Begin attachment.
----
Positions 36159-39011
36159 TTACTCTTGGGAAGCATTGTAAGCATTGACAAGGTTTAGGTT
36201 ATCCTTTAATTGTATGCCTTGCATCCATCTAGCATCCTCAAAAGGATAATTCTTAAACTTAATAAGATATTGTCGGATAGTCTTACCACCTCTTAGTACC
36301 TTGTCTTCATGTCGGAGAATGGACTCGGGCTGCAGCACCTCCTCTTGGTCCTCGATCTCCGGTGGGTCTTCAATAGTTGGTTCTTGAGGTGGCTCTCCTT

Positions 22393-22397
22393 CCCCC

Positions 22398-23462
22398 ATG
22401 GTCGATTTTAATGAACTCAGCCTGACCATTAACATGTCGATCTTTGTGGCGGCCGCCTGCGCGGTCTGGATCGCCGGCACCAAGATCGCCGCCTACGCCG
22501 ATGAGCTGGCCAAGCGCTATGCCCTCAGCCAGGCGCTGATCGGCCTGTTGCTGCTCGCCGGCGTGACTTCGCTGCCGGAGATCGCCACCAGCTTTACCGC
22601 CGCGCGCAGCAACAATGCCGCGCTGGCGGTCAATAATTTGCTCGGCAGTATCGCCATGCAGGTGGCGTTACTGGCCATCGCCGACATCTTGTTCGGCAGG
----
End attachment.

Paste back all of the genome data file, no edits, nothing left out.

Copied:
Positions 36159-39011
36159 TTACTCTTGGGAAGCATTGTAAGCATTGACAAGGTTTAGGTT
36201 ATCCTTTAATTGTATGCCTTGCATCCATCTAGCATCCTCAAAAGGATAATTCTTAAACTTAATAAGATATTGTCGGATAGTCTTACCACCTCTTAGTACC
36301 TTGTCTTCATGTCGGAGAATGGACTCGGGCTGCAGCACCTCCTCTTGGTCCTCGATCTCCGGTGGGTCTTCAATAGTTGGTTCTTGAGGTGGCTCTCCTT

Positions 22393-22397
22393 CCCCC

Positions 22398-23462
22398 ATG
22401 GTCGATTTTAATGAACTCAGCCTGACCATTAACATGTCGATCTTTGTGGCGGCCGCCTGCGCGGTCTGGATCGCCGGCACCAAGATCGCCGCCTACGCCG
22501 ATGAGCTGGCCAAGCGCTATGCCCTCAGCCAGGCGCTGATCGGCCTGTTGCTGCTCGCCGGCGTGACTTCGCTGCCGGAGATCGCCACCAGCTTTACCGC
22601 CGCGCGCAGCAACAATGCCGCGCTGGCGGTCAATAATTTGCTCGGCAGTATCGCCATGCAGGTGGCGTTACTGGCCATCGCCGACATCTTGTTCGGCAGG